Real Estate world getting Amazon’d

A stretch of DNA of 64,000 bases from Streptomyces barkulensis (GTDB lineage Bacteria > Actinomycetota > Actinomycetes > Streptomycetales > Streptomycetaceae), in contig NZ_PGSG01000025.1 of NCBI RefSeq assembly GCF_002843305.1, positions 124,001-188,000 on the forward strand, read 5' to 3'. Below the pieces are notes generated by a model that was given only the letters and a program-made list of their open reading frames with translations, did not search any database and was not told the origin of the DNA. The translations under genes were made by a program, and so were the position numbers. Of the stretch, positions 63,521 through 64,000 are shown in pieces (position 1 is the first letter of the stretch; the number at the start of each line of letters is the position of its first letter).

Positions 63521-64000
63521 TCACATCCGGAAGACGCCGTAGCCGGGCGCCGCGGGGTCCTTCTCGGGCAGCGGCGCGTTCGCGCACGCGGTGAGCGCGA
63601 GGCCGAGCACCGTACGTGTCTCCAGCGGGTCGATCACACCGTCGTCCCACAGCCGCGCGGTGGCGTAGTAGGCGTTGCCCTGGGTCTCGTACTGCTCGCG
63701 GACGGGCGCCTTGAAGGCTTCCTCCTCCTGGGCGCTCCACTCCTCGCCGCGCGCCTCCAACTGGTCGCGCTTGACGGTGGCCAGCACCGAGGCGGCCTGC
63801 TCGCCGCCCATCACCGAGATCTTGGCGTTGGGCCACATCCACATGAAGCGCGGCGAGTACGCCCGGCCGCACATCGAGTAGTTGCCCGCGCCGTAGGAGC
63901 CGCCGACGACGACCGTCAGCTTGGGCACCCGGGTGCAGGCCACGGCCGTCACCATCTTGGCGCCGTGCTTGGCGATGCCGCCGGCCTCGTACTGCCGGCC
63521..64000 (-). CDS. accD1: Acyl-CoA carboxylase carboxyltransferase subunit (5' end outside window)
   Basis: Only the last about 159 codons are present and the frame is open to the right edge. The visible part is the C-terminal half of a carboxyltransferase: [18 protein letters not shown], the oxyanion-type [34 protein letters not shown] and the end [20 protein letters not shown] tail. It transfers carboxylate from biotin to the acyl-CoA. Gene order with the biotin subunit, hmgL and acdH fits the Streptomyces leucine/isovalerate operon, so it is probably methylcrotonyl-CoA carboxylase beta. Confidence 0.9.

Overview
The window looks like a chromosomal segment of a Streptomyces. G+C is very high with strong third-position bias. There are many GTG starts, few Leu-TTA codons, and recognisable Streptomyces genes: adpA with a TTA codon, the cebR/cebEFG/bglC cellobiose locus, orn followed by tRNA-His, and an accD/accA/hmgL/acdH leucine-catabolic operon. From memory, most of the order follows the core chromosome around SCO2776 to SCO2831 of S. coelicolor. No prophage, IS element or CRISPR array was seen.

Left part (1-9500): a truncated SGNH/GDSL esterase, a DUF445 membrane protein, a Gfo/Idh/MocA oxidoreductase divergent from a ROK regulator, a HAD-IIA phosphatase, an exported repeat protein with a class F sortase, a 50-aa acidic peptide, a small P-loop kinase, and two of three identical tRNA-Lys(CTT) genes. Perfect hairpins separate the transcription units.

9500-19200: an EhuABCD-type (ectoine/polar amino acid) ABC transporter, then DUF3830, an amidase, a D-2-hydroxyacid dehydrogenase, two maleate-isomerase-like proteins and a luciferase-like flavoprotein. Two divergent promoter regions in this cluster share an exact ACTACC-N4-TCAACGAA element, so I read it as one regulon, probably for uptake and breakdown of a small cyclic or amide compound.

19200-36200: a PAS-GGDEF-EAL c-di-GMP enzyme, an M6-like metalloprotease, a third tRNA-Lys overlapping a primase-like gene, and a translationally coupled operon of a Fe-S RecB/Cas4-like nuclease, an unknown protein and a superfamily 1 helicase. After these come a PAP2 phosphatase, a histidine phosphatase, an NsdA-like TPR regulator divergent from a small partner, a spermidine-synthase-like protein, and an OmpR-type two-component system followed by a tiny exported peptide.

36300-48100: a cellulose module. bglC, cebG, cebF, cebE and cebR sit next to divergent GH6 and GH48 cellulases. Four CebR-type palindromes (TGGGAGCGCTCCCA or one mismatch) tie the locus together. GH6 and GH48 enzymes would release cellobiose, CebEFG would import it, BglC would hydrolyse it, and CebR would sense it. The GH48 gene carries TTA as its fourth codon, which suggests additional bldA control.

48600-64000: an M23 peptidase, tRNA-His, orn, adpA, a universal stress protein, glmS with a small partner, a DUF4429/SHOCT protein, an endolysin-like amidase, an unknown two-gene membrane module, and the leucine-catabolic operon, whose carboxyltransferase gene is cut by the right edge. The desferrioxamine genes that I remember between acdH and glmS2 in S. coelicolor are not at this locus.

Will the internet make real estate agents and local loan officers obsolete? Buying a pair of shoes, a camera or a designer purse can easily be done through eBay or Amazon, but the idea that you can purchase a home or obtain mortgage advice from a call center “professional” in Detroit, Florida, Los Angeles, India or the Philippines seems a little off to me. Buying a house as your owner-occupied residence is not only a buyer’s largest purchase, but it is also an incredibly big deal for a family. Moving into a new house in a new neighborhood that you are going to potentially experience 30 to 40 years of holidays, birthdays, births, graduations, weddings and family barbeques is a way bigger deal than buying products online. In just the past 90 days, I have witnessed local Realtors fight hard to help their clients win bidding wars and get into dream homes and starter homes. I have also witnessed local listing agents and sellers generously negotiate appraisal and repair problems to keep the transaction together. Every day I witness top producing agents and new up-and-coming real estate professionals working nights and weekends in support of their clients’ goals and needs. On the mortgage side of the business, in just the past 90 days we have helped a few of our clients save $80,000 in actual cash. Three of our clients took our advice and improved their FICO scores to a point that they were able to get a better rate and reduced cost. One of our clients improved his FICO scores over the past 90 days to a point where his loan was approved last month after having no hope 90 days earlier because of a couple of mistakes that he was able to get corrected with the credit bureau. Many local lenders fight for their customers and do similar hard work for their valued clients and referral partners. Ninety days ago, I encouraged a 20-year client – a friend of mine – to negotiate with an old charged off $75,000 second mortgage on his house that was discharged through a bankruptcy and had not been paid for the past 5 years. I suggested he contact a real estate lawyer for legal advice. I explained that although the creditor wasn’t pursuing him for payment, the deed of trust lien on the house was never going away and now that his equity in the home has returned they may consider foreclosure proceedings, which according to the lawyer was legal and possible. This client called the creditor bank and they immediately settled with him for only $33,000 on a debt for $75,000 plus six years of interest! Technology has made it easy to see homes for sale and mortgage rates online, however deciding on a home and a mortgage via the internet is like buying estate planning or legal advice from an out-of-towner. I strongly suggest people buy homes and mortgages from people you will run into at the local grocery store or at your local high school sporting event. Accountability and professionalism is critical on the largest purchase of your life and people who live in your community have a lot to lose and a lot to gain by how they treat their client.